Ph.   979-845-4046
Office:   210 Anthropology Building
Email:  kgraf@tamu.edu

Mailing address:

Center for the Study of the First Americans
Department of Anthropology
Texas A&M University
4352 TAMU
College Station, TX 77843-4352

Selected Publications

Graf, K. E. L. M. DiPietro, K. Krasinski, A. K. Gore, H. L. Smith, B. J. Culleton, D. J. Kennett, D. Rhode (2015) Dry Creek Revisited: New Excavations, Radiocarbon Dates, and Site Formation Inform on the Peopling of the Eastern Beringia. American Antiquity 80(4):1-24.

Raghavan, M., P. Skoglund, K. E. Graf, M. Metspalu, A. Albrechtsen, I. Moltke, S Rasmussen, T. W. Stafford, L. Orlando, E. Metspalu, M. Karmin, K. Tambets, S. Rootsi, R. Magi, P. F. Campos, E. Balanovska, O. Balanovsky, E. Khusnutdinova, S. Litvinov, L. P. Osipova, S. A. Fedorova, M. I. Voevoda, M. DeGiorgio, T. Sicheritz-Ponten, S. Brunak, S. Demishchenko, T. Kivisild, R. Villems, R. Nielsen, M. Jakobsson, E. Willerslev (2014) Upper Palaeolithic Siberian Geonome Reveals Dual Origins for Native Americans. Nature 505(7481):87-91 (doi:10.1038/nature12736, published Jan. 2, 2014, Epub Nov 20, 2013).

Goebel, T., H. L. Smith, L. DiPietro, M. R. Waters, B. Hockett, K. E. Graf, R. Gal, S. B. Slobodin, R. J. Speakman, S. G. Driese, D. Rhode (2013) Serpentine Hot Springs, Alaska: results of excavations and implications for the age and significance of northern fluted points. Journal of Archaeological Science 40:4222-4233.

Graf, K.E., N. Bigelow (2011) Human Response to Climate during the Younger Dryas Chronozone in Central Alaska. Quaternary International 242:434-451.

Lorenzen, E. D., D. Nogués-Bravo, Orlando, L., Weinstock, J., Binladen, J. K. A. Marske, A. Ugan, M. K. Borregaard, M. T. P. Gilbert, R. Nielsen, S. Y. W. Ho, T. Goebel, K. E. Graf, D. Byers, J. T. Stenderup, M. Rassmussen, P. F. Campos, J. A. Leonard, K-P. Koepfli, D. Froese, G. Zazula, T. W. Stafford, K. Aaris-Sørensen, P. Batra, A. M. Haywood, J. S. Singarayer, P. J. Valdes, G. Boeskorov, J. A. Burns, S. P. Davydov, J. Haile, D. L. Jenkins, P. Kosintsev, T. Kuznetsova, X. Lai, L. D. Martin, H. G. McDonald, D. Mol, M. Meldgaard, K. Munch, E. Stephan, M. Sablin, R. S. Sommer, R. Sipko, E. Scott, M. A. Suchard, A. Tikhonov, R. Willerslev, R. K. Waynes, A. Cooper, M. Hofreiter, A. Sher, B. Shapiro, C. Rahbek, E. Willerslev (2011) Species-specific Responses of Late Quaternary Megafauna to Climate and Humans. Nature 479:359-365.


       Center Administrative Associate

about-ckcooperChristel Cooper is the Administrator for the Center. Christel is a member of the Chickasaw tribe and grew up in College Station, Texas. She graduated from Sam Houston State University with a degree in Mass Communications. Christel has many years of experience in the non-profit field, some of those years spent working for the Institute of American Indian Arts in Santa Fe, New Mexico and the Alley Theatre in Houston, Texas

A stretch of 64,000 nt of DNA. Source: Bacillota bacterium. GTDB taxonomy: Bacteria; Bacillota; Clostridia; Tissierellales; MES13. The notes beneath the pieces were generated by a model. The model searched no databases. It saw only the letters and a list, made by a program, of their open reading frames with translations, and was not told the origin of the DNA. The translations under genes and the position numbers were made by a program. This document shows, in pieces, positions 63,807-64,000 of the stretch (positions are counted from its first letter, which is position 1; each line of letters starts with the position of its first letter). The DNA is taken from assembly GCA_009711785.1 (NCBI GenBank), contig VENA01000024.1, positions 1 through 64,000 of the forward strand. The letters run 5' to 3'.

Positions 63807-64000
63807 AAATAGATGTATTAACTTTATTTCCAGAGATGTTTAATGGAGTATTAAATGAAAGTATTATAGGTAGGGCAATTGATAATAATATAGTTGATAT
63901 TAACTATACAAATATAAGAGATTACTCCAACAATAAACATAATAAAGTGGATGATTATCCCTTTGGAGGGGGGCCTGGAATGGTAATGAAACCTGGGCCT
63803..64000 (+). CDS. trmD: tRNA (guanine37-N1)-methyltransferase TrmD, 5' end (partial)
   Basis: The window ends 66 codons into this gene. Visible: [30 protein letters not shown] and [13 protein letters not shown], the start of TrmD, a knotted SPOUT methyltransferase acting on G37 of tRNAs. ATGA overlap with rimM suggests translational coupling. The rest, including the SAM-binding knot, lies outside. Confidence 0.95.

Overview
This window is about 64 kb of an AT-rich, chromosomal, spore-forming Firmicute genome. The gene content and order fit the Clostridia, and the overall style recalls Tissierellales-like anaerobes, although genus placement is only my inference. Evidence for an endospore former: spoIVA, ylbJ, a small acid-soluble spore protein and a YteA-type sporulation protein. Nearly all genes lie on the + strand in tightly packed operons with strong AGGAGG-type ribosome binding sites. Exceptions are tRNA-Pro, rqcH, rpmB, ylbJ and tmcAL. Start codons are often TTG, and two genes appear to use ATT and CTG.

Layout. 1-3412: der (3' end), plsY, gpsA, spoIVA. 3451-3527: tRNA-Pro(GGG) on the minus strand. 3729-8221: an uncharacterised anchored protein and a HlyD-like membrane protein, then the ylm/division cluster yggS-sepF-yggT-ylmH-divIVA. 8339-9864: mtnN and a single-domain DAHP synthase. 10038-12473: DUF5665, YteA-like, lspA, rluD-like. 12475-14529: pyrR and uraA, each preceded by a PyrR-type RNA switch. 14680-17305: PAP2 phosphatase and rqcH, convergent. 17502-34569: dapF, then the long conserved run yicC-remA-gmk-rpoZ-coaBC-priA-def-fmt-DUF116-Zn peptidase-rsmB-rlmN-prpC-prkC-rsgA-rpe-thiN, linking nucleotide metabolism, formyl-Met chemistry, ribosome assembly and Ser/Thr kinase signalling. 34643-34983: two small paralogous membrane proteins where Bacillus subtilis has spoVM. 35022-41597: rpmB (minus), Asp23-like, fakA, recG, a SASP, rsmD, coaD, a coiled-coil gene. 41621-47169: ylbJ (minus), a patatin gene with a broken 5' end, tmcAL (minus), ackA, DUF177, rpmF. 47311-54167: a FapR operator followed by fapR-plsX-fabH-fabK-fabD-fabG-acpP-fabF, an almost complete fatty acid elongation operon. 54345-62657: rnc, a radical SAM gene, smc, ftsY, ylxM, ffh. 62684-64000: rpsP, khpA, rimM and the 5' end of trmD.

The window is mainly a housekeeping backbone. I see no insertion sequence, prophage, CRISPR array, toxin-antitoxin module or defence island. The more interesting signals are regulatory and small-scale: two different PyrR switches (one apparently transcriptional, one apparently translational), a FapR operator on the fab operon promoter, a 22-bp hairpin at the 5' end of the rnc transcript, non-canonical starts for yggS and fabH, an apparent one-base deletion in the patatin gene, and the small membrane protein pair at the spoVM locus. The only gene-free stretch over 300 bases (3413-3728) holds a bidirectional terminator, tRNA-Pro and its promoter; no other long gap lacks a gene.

Center Research Associate

about-Wiederhold

Jim Wiederhold earned his MA from Texas A&M University in 2004. His thesis explored the functions of Clovis end scrapers from the Gault Site, Texas through high-power microscopic use-wear analysis. Jim manages the Center’s microscope laboratory, where he has conducted edge-modification studies of artifacts from Debra L. Friedkin, Gault, Ryan-Harley, Page-Ladson, and other sites. He couples his analysis of use-wear with experimental studies including hide working and butchering animal carcasses.

Ph:   979-845-4046
Office:   210 Anthropology Building
Mailing address:

Center for the Study of the First Americans
Department of Anthropology
Texas A&M University
340 Spence Street
College Station, TX 77843-4352

 

 


Editor of the Mammoth Trumpet

about-Chandlers

Jim and Char Chandler, who together are C&C Wordsmiths, have edited and prepared the Mammoth Trumpet since 1990. 

(Mammoth Trumpet archives)  

 

 


-top-

 

 


Center Boardabout-board-group

CSFA Advisory Board Members
Leslie S. Pfeiffer, Chair Steve Kohntopp Roy J. Shlemon
Robert Engle Mark H. Mullins William M. Wheless III
Elmer A. Guerri Greg Moore Robert Rotstan
Bob and Sharon Wilson    
CSFA Advisory Board Emeritus Members
Marvin Beatty JoAnn Harris Sandy Tradlener
David Bobb Robert Hogfoss Joanne C. Turner
Cheryl Bongiovanni Joyce Pytkowicz  Marshall Payn
Gerald M. Fritts Anne Stanaway  
Donald B. Gimbel Larry Tradlener

 

-top-

 

 


Location and Contact Information

The Center is located on the second floor of the Anthropology Building.  (Map)

Main Phone:   979-845-4046
Office: Anthropology Building, Room 210
Email:   csfa@tamu.edu
Mailing address:
Center for the Study of the First Americans
Department of Anthropology
Texas A&M University
340 Spence Street
College Station, TX 77843-4352

 

 

 

 

 

-top-